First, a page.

The Most Common Types of Click Fraud: Part One

The Most Common Types of Click Fraud: Part One

Most online advertisers aren’t aware their campaigns are under constant assault. Statistics show that as many as 1/3 of your clicks could be invalid. But who is behind all of these fake and nefarious clicks? There are many types of invalid clicking which occur, but the most common types can be broken down into a few main categories: Competitor-driven click fraud, Friendly-fire, and bot attacks. Today, we will focus specifically on the first category.

Type One: Competitors Clicking Your Ads

This is by far the most well known (although not necessarily the most common) type of assault on your campaigns. And so it comes as no surprise that the vast majority of our clients are specifically interested in stopping what they perceive as an attack by a competing business on their ads.

Every business has a key rival. And when your online ad bill suddenly soars, you might immediately imagine your main business rival sitting at computer terminal mercilessly reloading Google again and again, draining your daily budget. You see red. You think of ways to retaliate. And then you look for ways to stop it (Hint, hint: PPCSecure).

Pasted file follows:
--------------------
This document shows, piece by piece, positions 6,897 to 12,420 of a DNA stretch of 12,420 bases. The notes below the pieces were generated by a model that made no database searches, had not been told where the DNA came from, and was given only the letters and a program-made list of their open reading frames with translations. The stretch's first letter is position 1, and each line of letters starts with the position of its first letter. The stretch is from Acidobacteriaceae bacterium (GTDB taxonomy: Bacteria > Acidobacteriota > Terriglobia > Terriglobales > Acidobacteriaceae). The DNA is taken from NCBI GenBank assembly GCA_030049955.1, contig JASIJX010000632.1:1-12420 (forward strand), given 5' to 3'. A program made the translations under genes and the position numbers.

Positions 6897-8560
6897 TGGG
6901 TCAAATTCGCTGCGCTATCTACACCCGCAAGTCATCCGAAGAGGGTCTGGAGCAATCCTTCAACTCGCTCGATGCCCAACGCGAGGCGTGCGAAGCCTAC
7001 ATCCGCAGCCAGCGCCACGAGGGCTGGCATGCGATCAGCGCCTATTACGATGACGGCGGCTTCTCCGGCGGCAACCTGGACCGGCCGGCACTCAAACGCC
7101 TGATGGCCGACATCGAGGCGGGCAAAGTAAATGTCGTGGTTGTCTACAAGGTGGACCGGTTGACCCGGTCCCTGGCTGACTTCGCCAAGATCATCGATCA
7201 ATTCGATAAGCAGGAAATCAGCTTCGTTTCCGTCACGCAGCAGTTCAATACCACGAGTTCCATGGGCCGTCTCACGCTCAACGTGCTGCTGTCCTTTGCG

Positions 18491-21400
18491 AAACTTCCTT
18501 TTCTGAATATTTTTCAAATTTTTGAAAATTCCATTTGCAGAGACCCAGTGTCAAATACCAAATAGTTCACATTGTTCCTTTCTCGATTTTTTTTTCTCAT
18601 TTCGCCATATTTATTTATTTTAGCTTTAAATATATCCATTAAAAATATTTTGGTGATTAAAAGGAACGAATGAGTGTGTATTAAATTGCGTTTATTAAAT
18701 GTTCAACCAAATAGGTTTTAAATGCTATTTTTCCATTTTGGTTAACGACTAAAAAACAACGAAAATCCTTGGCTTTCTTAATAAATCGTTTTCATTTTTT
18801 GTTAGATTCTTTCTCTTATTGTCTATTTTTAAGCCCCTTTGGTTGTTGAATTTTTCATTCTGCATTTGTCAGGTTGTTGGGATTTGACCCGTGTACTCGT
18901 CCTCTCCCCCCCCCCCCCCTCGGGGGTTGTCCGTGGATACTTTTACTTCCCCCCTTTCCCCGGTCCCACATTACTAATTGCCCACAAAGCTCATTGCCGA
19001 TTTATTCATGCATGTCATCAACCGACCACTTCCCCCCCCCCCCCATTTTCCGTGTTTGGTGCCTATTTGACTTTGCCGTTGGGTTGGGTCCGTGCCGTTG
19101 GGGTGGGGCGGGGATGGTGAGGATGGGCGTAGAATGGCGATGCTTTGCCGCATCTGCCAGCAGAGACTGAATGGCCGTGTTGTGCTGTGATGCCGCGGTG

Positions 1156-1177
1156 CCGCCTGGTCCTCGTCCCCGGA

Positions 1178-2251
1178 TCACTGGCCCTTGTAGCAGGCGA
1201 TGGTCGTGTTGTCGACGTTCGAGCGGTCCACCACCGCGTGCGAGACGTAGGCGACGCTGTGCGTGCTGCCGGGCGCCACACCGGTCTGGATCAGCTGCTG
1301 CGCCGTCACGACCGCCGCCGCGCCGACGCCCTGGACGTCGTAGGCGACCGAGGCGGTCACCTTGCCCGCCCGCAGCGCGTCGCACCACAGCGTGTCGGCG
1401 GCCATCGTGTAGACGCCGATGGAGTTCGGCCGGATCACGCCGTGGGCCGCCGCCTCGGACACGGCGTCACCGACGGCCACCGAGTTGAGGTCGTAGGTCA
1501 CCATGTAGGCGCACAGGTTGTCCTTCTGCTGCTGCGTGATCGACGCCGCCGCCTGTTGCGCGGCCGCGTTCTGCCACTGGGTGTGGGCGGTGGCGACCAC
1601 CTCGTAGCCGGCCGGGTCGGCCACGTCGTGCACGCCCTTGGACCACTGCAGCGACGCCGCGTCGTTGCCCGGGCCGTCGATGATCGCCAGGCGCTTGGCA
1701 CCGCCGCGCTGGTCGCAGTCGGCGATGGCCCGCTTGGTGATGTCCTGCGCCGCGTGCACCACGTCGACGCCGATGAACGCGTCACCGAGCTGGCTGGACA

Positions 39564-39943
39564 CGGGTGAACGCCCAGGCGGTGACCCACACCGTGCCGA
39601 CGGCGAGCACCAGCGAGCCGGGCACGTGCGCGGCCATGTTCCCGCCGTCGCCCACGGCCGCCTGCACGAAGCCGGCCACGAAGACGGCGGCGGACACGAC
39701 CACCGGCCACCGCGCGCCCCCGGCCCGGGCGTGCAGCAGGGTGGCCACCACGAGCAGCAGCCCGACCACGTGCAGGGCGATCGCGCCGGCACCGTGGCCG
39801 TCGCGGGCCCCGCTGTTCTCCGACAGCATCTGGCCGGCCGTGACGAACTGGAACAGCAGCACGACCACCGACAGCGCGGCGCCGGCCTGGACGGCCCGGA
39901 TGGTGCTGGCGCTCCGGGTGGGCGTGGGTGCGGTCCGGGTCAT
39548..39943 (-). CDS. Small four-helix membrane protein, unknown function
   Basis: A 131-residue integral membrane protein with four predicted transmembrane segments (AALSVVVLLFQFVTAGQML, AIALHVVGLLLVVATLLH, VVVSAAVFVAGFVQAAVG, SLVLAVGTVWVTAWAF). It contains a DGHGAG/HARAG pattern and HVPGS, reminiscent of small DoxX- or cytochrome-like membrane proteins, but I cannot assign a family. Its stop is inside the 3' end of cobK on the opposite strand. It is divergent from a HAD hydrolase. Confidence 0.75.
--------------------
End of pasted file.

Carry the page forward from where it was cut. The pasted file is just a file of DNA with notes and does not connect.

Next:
The biggest issue is just how easy and risk-free click fraud remains in 2018. If someone stole $100 from your business’ cash register, you’d call the police and they’d go to jail. But what if someone clicked your ads causing $100 in fees to accrue to your AdWords account? Same amount of damage, but the perpetrator faces almost no consequences. Not to mention how convenient it is. In the first example, they’d need elaborate planning for the robbery and getaway, they’d have to visit your place of business, and then hope they don’t get caught. But in the second example, little-to-no planning is required, they can do it from the convenience of their couch or office chair, and who is going to stop them?

But the other question we often get asked is WHY? Why would a competitor even bother to click your ads constantly? The answer is two-fold. First, every dollar that gets drained from your marketing budget is one less dollar of profit for you. Second, they are hoping to cause your ads to stop showing. If you ads are online 24/7, but most of your customers search between 8am and 4pm, all your competitor needs to do is click your ads enough prior to 8am that your budget it exhausted and your ads do not show for the rest of the day.

So, what can be done about all of this? Here are some free and easy strategies you can use right now:

1. We recommend that you strictly geo-target your ads to only the exact areas you serve.
2. Show ads more evenly throughout the day as opposed to serving them up as quickly as possible (this is an AdWords setting).
3. You should strictly limit the hours your ads are shown.
4. Use click fraud software such as PPCSecure to monitor your ads and automatically block bad IPs.